I don’t think I’m motivated primarily by other artists, perhaps more by their approach, their way of thinking, and their single-mindedness and determination.
Back when I was studying, like 20 years ago, I was really influenced by people like Anya Gallaccio, Rebecca Horn and Kiki Smith. Now I’m perhaps more influenced by people working in other artforms.
The writing of David Foster Wallace has directly inspired new ideas many times.
Music is a vital part of my process when I’m working on the more expressionistic parts of drawings and paintings, and when thinking of new ideas. At the moment I use Aphex Twin, Bjork, Jon Hopkins, Fuck Buttons, Nathan Fake, Nick Cave, and various other electronic/techno stuff. It’s not just reading and listening to tunes – I cannot make work without this.
Your artwork has been a residence in some beautiful places, such as the Musse Jean Lucrat. Where has been your favourite place to display so far? Or where is your dream location to display your work?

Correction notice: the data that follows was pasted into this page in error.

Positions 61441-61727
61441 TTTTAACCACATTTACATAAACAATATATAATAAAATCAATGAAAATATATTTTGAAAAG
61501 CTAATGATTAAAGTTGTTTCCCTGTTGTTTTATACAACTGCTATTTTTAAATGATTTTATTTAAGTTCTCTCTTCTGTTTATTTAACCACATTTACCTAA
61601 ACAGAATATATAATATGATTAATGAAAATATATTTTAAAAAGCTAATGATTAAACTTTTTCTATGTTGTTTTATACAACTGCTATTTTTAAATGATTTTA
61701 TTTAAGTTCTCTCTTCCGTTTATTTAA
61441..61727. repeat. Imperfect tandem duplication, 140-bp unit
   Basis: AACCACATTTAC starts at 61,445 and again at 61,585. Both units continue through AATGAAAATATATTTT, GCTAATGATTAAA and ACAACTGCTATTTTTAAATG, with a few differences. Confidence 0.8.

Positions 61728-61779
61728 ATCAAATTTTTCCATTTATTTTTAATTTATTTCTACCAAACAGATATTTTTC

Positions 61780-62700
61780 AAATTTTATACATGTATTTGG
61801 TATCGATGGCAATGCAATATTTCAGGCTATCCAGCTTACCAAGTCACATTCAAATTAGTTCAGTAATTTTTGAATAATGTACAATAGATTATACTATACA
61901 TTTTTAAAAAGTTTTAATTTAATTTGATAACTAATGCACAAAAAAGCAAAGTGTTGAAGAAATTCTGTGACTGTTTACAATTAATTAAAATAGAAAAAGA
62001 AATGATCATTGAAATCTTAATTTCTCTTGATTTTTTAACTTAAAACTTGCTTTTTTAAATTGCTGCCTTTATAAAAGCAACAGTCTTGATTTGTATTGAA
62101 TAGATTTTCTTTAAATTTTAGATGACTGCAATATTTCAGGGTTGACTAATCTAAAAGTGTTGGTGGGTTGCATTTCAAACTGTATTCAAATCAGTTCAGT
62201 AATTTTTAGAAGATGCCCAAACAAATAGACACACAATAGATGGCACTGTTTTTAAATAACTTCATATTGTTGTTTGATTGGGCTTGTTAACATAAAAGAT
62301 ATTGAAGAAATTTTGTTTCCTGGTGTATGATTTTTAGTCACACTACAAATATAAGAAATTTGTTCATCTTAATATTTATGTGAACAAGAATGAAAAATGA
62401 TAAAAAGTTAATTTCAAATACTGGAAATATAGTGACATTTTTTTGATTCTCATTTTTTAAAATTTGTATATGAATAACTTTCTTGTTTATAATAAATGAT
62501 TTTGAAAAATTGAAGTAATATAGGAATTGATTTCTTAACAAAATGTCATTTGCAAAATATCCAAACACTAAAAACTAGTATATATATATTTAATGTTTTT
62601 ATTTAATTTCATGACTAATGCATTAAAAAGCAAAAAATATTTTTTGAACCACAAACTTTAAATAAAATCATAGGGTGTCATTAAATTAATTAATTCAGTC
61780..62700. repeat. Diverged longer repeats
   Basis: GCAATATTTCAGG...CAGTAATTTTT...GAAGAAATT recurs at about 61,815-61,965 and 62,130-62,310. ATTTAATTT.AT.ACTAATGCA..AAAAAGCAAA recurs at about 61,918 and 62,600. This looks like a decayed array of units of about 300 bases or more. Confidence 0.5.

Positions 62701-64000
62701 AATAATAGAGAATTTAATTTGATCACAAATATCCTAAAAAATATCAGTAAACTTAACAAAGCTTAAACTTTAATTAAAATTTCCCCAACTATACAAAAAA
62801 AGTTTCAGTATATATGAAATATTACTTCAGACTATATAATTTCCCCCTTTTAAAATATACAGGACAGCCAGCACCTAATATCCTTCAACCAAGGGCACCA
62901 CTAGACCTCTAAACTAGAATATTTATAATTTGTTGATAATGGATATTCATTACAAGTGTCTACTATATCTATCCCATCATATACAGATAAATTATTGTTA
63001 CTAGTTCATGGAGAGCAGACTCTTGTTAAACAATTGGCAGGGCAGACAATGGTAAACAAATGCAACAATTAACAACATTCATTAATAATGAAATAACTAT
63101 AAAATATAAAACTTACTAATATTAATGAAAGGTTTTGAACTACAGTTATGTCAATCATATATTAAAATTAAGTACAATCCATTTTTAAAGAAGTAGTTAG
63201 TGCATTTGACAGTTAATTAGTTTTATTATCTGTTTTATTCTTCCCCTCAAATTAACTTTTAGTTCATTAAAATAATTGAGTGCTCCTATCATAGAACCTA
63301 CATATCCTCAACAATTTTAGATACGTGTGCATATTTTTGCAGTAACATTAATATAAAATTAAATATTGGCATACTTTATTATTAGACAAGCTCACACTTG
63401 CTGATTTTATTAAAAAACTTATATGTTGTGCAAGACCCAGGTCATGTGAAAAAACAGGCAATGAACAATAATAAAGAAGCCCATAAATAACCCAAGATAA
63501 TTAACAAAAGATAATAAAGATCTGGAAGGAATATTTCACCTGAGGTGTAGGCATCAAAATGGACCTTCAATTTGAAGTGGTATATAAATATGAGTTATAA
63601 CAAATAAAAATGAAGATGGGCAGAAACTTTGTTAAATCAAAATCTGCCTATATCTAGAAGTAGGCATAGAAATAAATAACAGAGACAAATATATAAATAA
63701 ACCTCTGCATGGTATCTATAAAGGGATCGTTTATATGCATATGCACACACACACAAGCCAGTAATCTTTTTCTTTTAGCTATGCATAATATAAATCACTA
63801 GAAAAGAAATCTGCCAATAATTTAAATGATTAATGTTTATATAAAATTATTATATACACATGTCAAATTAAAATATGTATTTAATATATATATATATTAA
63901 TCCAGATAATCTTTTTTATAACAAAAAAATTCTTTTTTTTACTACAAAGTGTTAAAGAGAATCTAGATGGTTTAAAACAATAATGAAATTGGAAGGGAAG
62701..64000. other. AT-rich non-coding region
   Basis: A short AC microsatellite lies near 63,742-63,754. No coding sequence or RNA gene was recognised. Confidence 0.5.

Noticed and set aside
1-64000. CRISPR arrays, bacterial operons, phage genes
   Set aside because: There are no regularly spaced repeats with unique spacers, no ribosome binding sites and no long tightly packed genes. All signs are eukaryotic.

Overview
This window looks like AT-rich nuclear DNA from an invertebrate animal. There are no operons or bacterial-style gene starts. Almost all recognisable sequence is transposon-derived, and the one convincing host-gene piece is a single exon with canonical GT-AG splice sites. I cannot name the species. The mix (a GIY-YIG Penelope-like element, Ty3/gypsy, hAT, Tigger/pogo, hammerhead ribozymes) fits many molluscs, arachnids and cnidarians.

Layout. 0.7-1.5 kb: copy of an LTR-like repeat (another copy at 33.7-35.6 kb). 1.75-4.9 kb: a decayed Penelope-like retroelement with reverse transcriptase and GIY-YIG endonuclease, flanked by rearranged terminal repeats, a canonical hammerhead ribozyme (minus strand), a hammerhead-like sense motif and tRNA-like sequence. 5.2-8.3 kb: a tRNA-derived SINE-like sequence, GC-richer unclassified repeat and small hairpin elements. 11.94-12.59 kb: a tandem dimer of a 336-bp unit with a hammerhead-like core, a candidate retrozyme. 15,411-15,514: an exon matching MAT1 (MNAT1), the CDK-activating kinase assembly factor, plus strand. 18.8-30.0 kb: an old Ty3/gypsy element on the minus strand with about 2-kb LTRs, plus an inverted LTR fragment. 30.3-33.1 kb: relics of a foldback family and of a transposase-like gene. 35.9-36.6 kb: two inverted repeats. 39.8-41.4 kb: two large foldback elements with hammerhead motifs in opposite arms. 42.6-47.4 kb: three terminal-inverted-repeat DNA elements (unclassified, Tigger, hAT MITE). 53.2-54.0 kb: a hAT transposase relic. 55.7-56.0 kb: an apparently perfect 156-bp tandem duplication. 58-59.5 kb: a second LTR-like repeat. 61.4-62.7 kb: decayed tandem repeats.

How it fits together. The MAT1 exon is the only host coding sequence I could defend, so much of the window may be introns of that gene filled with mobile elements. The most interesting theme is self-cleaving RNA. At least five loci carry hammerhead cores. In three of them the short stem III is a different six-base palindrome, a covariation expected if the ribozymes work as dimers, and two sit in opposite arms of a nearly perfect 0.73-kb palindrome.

Working at Chateau d’Oiron was pretty amazing. The location, the historical details of the chateau, and the permanent collection of contemporary art there are all very inspiring. I was offered the attic of the chateau, and there was evidence of many animals living in that room currently – or at least using it – not just insects, pigeons and rodents, but barn owls, bats, and pine martens. There was an important renaissance fresco in the room directly below, and I developed my work in response to all these things.
Dream locations… Well an obvious one in the UK is the Turbine Hall. I’d be excited by any opportunity to work on a very large scale temporary commission in a culturally or historically significant location. That seems to be the kind of situation where I work best.